More later,

Wednesday, May 09, 2018

Play: Family Matters

Familiar by Danai Gurira, Directed by Taibi Magar, Seattle Rep through May 27.

Where is your home? Is it where you rest your head? Where your family is? Where your heritage is? Is it what makes you YOU?

Yeah, that's the sort of thing I'm thinking about in the wake of Familiar, by Danai Gurira. Ms. Gurira is a now-well-known actor from things like The Walking Dead (Michonne) and Black Panther (Okoye). But I'm going to concentrate here on her writing, despite the fact that the curtain call included the Wakandan salute. Because her writing is really, really good.

The central thrust of the play is similar to that of The Humans, from the start of this season. A family gets together and argues. In this case the family is from Zimbabwe (shortened to Zim throughout), and living in Minneapolis. Tendi (Sha Cage), the eldest daughter, a successful lawyer, is getting married. Her betrothed is Chris (Quinn Franzen), who is white, but that's a not big thing here. Or rather, there are bigger things going on. Chris and Tendi are both evangelicals, though she was raised Lutheran, though that's not the big thing here. Tendi's mother (Dr. Marvelous Chinyaramwira) is sort of cheesed off by this, since none of the family is in the wedding party. Father Donald Chinyaramwira (Harvy Blanks) bears up under his determined wife. Sister Nyasha (Aishe Keita), a struggling singer/songwriter and Aunt Margaret (Austene Van), who does direct sales and drinks (a lot of drinking in this play), descend on the household. 

And then someone invites Aunt Anne (Wandachristine) from Zimbabwe, Marvelous' defiant oldest sister who convinces the couple to undergo the roora, a Zimbabwe tradition where a bride price is set which the groom pays (sort of a reverse dowry in the western sense). Protip to all young couples considering marriage - when someone says you should engage in a family tradition, check out that tradition fully before saying yes.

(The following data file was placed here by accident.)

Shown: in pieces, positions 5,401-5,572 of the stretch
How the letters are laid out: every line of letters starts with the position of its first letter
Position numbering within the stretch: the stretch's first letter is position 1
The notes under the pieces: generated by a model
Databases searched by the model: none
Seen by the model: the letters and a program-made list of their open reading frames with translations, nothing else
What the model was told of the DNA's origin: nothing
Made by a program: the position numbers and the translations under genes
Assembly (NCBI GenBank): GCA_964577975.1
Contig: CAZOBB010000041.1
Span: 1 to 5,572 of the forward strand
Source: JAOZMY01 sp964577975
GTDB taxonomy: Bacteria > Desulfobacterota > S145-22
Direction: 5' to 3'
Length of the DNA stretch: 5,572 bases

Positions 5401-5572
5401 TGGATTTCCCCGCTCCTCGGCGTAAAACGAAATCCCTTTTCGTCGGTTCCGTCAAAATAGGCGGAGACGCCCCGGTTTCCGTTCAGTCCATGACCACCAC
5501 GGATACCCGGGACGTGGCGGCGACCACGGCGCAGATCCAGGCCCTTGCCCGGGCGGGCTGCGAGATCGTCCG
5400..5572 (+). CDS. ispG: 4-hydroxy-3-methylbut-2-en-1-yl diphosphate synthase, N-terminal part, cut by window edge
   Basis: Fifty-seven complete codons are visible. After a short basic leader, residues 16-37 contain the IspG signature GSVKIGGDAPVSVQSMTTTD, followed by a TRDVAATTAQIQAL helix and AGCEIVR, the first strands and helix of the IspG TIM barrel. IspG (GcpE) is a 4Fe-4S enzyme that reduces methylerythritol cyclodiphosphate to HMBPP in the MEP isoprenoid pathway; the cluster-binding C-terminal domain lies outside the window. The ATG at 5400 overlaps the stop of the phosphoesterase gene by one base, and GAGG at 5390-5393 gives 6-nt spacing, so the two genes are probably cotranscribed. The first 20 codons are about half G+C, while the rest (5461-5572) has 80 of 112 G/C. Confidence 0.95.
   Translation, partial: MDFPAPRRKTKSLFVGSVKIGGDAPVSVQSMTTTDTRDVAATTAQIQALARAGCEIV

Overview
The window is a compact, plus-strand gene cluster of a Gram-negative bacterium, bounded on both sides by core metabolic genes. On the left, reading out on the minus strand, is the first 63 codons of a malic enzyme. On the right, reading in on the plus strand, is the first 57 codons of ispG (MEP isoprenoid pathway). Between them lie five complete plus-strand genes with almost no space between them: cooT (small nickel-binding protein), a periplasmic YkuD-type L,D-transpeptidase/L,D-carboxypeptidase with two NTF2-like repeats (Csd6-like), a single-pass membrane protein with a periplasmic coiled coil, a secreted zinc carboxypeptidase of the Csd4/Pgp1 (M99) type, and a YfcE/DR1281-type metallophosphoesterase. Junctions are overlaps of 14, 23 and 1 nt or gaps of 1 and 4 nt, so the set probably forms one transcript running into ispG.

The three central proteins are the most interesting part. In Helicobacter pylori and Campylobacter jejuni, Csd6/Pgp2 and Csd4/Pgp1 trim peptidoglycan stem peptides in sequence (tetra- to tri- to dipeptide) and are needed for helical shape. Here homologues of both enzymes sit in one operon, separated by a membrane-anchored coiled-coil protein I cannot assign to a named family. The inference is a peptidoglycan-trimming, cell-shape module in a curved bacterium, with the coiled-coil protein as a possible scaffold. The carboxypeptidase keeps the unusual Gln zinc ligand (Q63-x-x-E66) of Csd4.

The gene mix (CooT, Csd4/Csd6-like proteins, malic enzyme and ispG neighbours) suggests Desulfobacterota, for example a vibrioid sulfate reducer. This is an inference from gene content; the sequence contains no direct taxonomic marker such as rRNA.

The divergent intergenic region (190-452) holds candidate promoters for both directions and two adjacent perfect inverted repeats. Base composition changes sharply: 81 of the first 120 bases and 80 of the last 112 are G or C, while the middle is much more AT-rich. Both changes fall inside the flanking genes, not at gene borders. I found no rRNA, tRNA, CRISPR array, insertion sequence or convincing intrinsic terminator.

So, we have a powderkeg here - Mother Marvelous wants nothing to do with old country tradition. Worse, Aunt Anne threatens Marvelous's own position as domineering matriarch. Nyasha wants to know more about her heritage, Tendi wants to know when Nyasha is going to get a real job. Both Donald and Margaret drink and try to stay out of the way. Chris is clueless but trying, and in performing the roora, is called upon to produce a negotiator, who ends up being his even more hapless brother Brad (a completely comic Michael Wieser).

And it all works, in a way that The Humans fails to. Each of these characters have their own agency, their own arcs, their own identity. Everybody gets a moment, every actor gets the chance to show that their character owns (or deserves to own) their own life. Families squabble and celebrate, schism are between generations and heritages, secrets are revealed, and the action ricochets from slapstick to pathos.The end result it to produce not an easy, simple picture but a collage of different experiences the builds to form a cohesive unit. The family bends but does not ultimately buckle.

The set is one of those mini-mansions common to successful professionals, and the Rep continues its run this season with double-stages, upper and lower, but has it make sense within the universe of the play itself. It looks like one of the upper-middle-class house beautiful abodes. Oddly, some of the sight lines are blocked from characters stacked in front of each other, which is s rarity for a Rep productions. Another challenge: the actors argue and walk on each others lines, and often dive fully into their ancestral Shona language, so sometimes you get a bit lost if you missed something important. 

But these are quibbles. The strength of the actors matches the strength of the text. It is worth seeing.

More later, 




Sunday, May 06, 2018

Car Theft

So, I just had a brief encounter with a car prowler in my front driveway.